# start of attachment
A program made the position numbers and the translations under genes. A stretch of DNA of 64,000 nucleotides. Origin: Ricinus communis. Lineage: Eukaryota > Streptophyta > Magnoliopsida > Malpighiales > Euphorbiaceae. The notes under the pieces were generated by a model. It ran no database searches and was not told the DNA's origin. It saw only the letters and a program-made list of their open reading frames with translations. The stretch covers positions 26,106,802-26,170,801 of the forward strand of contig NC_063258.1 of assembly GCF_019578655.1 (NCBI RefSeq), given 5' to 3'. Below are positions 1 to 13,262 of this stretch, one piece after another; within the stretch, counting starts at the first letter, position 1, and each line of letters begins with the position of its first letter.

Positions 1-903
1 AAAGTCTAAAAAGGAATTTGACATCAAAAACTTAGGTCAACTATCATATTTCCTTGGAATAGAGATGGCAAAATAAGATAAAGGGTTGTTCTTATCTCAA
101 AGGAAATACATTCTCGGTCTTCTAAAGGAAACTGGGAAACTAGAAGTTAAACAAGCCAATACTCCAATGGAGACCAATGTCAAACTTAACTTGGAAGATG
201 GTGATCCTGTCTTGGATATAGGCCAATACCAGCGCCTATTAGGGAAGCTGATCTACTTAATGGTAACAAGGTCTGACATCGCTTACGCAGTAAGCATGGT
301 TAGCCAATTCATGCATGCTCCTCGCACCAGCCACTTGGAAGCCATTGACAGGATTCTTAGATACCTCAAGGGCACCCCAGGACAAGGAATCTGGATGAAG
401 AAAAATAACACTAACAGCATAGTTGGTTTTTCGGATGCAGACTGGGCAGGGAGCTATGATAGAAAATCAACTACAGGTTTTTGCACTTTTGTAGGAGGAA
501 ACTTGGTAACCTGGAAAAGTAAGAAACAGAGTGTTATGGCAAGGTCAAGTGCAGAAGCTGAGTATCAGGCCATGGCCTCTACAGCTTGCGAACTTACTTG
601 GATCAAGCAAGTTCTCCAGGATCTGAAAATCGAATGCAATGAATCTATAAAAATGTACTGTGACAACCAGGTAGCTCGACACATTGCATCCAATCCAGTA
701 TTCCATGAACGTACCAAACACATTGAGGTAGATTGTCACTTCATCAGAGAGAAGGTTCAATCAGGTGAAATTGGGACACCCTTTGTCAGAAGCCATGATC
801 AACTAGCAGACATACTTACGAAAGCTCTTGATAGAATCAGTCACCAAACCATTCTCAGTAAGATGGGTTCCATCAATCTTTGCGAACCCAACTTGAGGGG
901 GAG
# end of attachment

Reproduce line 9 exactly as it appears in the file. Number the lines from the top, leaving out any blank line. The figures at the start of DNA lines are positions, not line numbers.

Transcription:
601 GATCAAGCAAGTTCTCCAGGATCTGAAAATCGAATGCAATGAATCTATAAAAATGTACTGTGACAACCAGGTAGCTCGACACATTGCATCCAATCCAGTA